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Experimental British television

Edited by Laura Mulvey and Jamie Sexton

Experimental British television

ALSO AVAILABLE IN OTHER FORMATS:

  • eBook

Book Information

  • Format: Paperback
  • ISBN: 978-0-7190-7555-1
  • Pages: 232
  • Publisher: Manchester University Press
  • Price: £16.99
  • Published Date: May 2015
  • BIC Category: The arts / Television, Society & social sciences / Popular culture, Film and Media, Television, Popular culture, PERFORMING ARTS / Television / General, PERFORMING ARTS / Television / History & Criticism

Description

Throughout its history, British television has found a place, if only in its margins, for programmes that consciously worked to expand the boundaries of television aesthetics. Even in the present climate of increased academic interest in television history, its experimental tradition has generally either been approached generically or been lost within the assumption that television is simply a mass medium. Avaible for the first time in paperback, Experimental British television uncovers the history of experimental television, bringing back forgotten programmes in addition to looking at relatively more privileged artists or programme strands from fresh perspectives. The book therefore goes against the grain of dominant television studies, which tends to place the medium within the flow of the 'everyday', in order to scrutinise those productions that attempted to make more serious interventions within the medium.

Contents

Introduction: Experimental British television - Laura Mulvey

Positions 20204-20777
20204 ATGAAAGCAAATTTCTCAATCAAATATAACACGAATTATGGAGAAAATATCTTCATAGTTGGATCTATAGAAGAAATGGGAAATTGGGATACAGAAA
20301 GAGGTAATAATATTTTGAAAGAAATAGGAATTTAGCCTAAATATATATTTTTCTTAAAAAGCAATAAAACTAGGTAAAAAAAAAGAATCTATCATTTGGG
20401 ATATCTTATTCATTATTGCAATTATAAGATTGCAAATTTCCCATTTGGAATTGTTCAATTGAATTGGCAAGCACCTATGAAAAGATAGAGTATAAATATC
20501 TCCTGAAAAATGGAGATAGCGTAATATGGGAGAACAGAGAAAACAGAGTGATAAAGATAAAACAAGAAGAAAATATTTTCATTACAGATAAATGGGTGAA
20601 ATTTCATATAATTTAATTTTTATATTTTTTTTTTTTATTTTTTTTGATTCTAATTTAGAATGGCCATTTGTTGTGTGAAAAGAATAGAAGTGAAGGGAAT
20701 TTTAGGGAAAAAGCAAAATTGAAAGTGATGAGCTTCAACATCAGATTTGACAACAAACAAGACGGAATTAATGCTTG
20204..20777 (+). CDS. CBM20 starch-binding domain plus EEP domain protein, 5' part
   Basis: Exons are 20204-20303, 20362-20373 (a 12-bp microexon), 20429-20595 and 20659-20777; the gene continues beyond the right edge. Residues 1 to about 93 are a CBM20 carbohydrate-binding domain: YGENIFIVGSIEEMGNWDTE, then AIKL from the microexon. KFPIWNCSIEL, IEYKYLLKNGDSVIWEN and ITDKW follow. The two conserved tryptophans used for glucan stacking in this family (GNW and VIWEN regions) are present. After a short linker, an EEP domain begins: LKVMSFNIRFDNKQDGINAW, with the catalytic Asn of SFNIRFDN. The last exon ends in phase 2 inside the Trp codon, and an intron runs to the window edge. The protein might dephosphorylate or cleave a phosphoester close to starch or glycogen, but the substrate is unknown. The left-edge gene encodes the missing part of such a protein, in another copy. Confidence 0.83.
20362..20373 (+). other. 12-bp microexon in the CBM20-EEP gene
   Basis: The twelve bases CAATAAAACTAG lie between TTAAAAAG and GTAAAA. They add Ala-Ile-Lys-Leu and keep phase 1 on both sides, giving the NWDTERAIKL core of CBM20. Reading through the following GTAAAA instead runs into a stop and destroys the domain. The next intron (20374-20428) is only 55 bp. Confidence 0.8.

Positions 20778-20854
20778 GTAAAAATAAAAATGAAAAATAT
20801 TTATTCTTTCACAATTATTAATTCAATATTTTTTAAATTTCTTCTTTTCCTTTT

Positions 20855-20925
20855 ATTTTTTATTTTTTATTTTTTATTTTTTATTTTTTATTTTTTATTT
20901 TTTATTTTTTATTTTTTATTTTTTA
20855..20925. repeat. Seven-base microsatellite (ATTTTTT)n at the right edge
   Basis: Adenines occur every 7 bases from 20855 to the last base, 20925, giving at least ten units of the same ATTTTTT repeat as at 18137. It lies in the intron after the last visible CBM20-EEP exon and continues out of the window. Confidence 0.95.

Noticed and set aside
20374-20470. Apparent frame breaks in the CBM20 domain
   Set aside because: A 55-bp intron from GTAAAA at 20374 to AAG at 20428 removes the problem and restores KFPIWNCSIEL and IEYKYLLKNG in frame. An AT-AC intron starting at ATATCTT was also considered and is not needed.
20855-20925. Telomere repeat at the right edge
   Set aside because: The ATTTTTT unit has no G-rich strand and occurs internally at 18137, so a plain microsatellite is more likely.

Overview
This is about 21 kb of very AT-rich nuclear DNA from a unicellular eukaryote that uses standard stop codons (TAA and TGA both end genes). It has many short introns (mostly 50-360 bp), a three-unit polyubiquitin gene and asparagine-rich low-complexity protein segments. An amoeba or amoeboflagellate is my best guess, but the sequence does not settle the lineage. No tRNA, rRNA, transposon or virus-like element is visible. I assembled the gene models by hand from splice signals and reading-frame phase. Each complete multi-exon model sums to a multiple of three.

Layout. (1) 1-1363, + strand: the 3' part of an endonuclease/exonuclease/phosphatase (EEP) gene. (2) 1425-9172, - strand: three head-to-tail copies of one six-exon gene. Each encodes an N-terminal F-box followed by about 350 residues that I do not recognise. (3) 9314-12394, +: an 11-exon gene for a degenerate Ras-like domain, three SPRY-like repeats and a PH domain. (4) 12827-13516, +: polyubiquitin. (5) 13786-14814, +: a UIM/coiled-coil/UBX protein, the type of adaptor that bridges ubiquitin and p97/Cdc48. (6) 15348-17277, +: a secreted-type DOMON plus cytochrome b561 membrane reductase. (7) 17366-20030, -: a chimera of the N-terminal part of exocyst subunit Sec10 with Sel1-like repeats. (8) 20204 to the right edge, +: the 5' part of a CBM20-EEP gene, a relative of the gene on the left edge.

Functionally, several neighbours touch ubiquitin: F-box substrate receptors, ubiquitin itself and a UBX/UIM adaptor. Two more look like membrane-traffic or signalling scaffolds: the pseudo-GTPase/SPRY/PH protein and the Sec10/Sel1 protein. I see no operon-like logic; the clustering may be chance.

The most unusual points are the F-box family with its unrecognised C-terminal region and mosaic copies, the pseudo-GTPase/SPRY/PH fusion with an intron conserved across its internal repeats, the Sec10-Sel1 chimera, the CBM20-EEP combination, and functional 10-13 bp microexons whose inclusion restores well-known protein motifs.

1. 'Creative in its own right': The Langham Group and the search for a new television drama - John Hill
2. 'And now for your Sunday night experimental drama.' Experimentation and armchair theatre - Helen Wheatley
3. A 'New Drama for Television'?: Diary of a young man - John Hill
4. 'The very new can only come from the very old': Ken Russell, national culture and the possibility of experimental television at the BBC in the 1960s - Kay Dickinson
5. From art to avant-garde? television, formalism and the arts documentary in 1960s Britain - Jamie Sexton
6. An experiment in television drama: John McGrath's The Adventures of Frank - Lez Cooke
7. Don't fence me in: The Singing Detective and the synchronicity of indeterminacy - Catrin Prys
8. Visions: a Channel 4 experiment 1982-5 - John Ellis
9. Experimenting on air: UK artists' film on television - A.L. Rees
10. Experimental music television - K.J. Donnelly
11. 'Yes, it's War!': Chris Morris and the boundaries of comic acceptability - Brett Mills
Index

Editors

Laura Mulvey is Professor of Film and Media Studies at Birkbeck College, University of London. Jamie Sexton is Lecturer in the Department of Theatre, Film and Television Studies at the University of Wales, Aberystwyth

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